U.S. DEPARTMENT OF LABOR Occupational Safety and Health Administration
DIRECTIVE NUMBER: CPL 2 02-00-028 EFFECTIVE DATE: October 1, 2011
SUBJECT: Regional Emphasis Program for Grain Handling Facilities
REGIONAL IDENTIFIER: Region VI
Purpose: This Notice establishes a Regional Emphasis Program
(REP) to identify and reduce or eliminate the workplace
incidence of hazards which are causing or likely to cause
serious injury or death in grain handling facilities.
Scope: This Notice applies to all worksites in Arkansas, Louisiana,
Oklahoma, and Texas, and those worksites in New Mexico
that are under Federal Jurisdiction.
References: OSHA Instruction CPL 04-00-001 (CPL 2-0.102A)
OSHA Instruction CPL 02-00-148
OSHA Instruction CPL 02-01-004(CPL 2.14C)
OSHA Instruction CPL 03-00-008
OSHA Instruction CPL 02-00-025 (CPL 2.25I)
OSHA Instruction CPL 02-00-051 (CPL 2-051J)
OSHA Instruction CPL 02-00-094 (CPL 2.94)
OSHA Instruction CPL 02-00-137
OSHA 29 CFR 1910.272 Grain Handling Facilities Standard
NIOSH Booklet “Safe Grain & Silage Handling”
Purdue University 2009 Grain Entrapment Study
Cancellations: Region VI Regional Notice CPL 2 02-00-028 dated October
1, 2010, Regional Emphasis Program for Grain Handling
State Impact: Region VI 21(d) Consultation Project Offices in Arkansas,
Louisiana, Oklahoma, and Texas will provide outreach,
consultation services, and training to affected employers as
Action Offices: Region VI Area and District Offices
Region VI Consultation Project Offices
Dallas Regional Office
Information Offices: New Mexico Occupational Health and Safety Bureau
Originating Office: Dallas Regional Office.
Contact: Assistant Regional Administrator for
525 S. Griffin Street, Suite 602
Dallas, TX 75202-5007
By and Under the Authority of:
John M. Hermanson
TABLE OF CONTENTS
VII. Recording in IMIS…………………………………………………8
IX. Partnerships and Alliances……………………………………….9
I. Purpose. This notice establishes and implements a Regional Emphasis
Program (REP) for the purpose of conducting inspections to identify safety and
health hazards in the grain handling industry. The targeted industries are:
SIC NAICS Description
2041 311211 Flour milling
2044 311212 Rice milling
2048 311119 Other animal food manufacturing (except slaughtering)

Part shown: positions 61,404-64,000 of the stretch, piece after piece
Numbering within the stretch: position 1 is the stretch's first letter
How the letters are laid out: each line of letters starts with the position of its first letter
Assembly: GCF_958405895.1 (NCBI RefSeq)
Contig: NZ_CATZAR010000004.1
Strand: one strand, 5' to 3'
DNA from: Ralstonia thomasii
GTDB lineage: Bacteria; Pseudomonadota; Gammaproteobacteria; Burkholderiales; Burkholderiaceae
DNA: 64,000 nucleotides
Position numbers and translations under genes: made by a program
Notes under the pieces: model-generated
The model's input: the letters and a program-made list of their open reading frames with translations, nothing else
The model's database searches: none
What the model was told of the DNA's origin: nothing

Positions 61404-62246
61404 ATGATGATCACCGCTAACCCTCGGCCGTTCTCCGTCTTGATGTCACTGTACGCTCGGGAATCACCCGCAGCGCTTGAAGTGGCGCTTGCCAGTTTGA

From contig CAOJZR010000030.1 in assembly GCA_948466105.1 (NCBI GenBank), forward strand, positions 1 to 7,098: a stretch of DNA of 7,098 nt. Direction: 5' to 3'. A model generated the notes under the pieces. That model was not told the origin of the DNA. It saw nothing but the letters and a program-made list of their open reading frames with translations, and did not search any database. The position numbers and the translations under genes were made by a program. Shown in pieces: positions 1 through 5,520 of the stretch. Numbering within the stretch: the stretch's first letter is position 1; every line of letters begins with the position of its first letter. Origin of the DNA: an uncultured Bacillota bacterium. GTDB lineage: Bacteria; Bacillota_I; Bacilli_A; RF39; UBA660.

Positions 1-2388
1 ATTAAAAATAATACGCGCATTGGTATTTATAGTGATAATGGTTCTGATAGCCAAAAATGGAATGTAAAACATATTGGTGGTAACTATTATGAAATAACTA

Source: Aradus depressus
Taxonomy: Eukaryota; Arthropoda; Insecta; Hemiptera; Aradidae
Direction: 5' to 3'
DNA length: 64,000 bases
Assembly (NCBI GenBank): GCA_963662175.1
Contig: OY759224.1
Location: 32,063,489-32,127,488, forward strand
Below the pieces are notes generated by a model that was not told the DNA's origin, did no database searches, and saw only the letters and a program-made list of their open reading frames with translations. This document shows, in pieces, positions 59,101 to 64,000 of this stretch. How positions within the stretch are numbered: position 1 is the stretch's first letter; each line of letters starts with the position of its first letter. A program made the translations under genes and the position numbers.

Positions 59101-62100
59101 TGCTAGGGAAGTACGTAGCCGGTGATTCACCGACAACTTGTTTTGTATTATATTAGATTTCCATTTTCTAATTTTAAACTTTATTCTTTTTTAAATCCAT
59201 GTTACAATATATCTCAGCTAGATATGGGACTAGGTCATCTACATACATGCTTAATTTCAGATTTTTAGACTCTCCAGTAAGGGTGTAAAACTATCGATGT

2074 311223 Cottonseed oil milling
4221 493130 Farm products warehousing & storage
5153 424510 Grain & field bean merchants-wholesalers
5159 422590 Other farm-product raw material wholesalers
Note: For purposes of this REP, SICs 2074 and 5159 are considered grain
handling facilities. These SICs are not covered under 29 CFR 1910.272
unless a facility has a grain elevator on-site which receives, handles,
stores, and ships (including transfer to another part of the facility) a bulk,
raw agricultural commodity. If so, the standard applies to the grain
elevator. The important factor is that a bulk raw agricultural commodity
enters the facility, is handled and stored, and then “leaves” the facility in
the same form (i.e. a bulk, raw, agricultural commodity).
Note: Agricultural operations are not covered in Part 1910; therefore 1910.272
does not apply to on-farm storage or feed lots.
II. Scope. This instruction applies to all grain handling worksites in Arkansas,
Louisiana, Oklahoma, and Texas, and those facilities in New Mexico that are
under Federal Jurisdiction.
A. OSHA Instruction CPL 04-00-001 (CPL 2-0.102A), November 10, 1999,
Procedures for Approval of Local Emphasis Programs (LEPs) or current
B. OSHA Instruction CPL 02-00-148, November 9, 2009, Field Operations
Manual (FOM) or current update.
C. OSHA Instruction CPL 02-01-004 (CPL 2-1.4C), November 8, 1996,
Inspection of Grain Handling Facilities, 29 CFR 1910.272 or current
D. OSHA Instruction CPL 03-00-008, March 11,2008, Combustible Dust
National Emphasis Program or current update.
E. OSHA Instruction CPL 02-00-025 (CPL 2.25I), January 4, 1995,
Scheduling System for Programmed Inspections or current update.
F. OSHA Instruction CPL 02-00-051 (CPL 02-00.051J), May 28, 1998,
Enforcement Exemptions and Limitations under the Appropriations Act or
G. OSHA Instruction CPL 02-00-094 (CPL 2.94), July 22, 1991,OSHA
Response to Significant Events of Potentially Catastrophic Consequences
or current update.
H. OSHA Instruction CPL 02-00-137, April 14, 2005, Fatality/Catastrophe
Investigation Procedures or current update.
I. OSHA 29 CFR 1910.272, Grain Handling Facilities.
J. NIOSH Booklet “Safe Grain and Silage Handling,” October 1995.
K. 2009 Summary of Grain Entrapment in the United States, Agricultural
Safety and Health Program; Purdue University. (March 2010)
IV. Expiration. This Notice expires on September 30, 2012, but may be renewed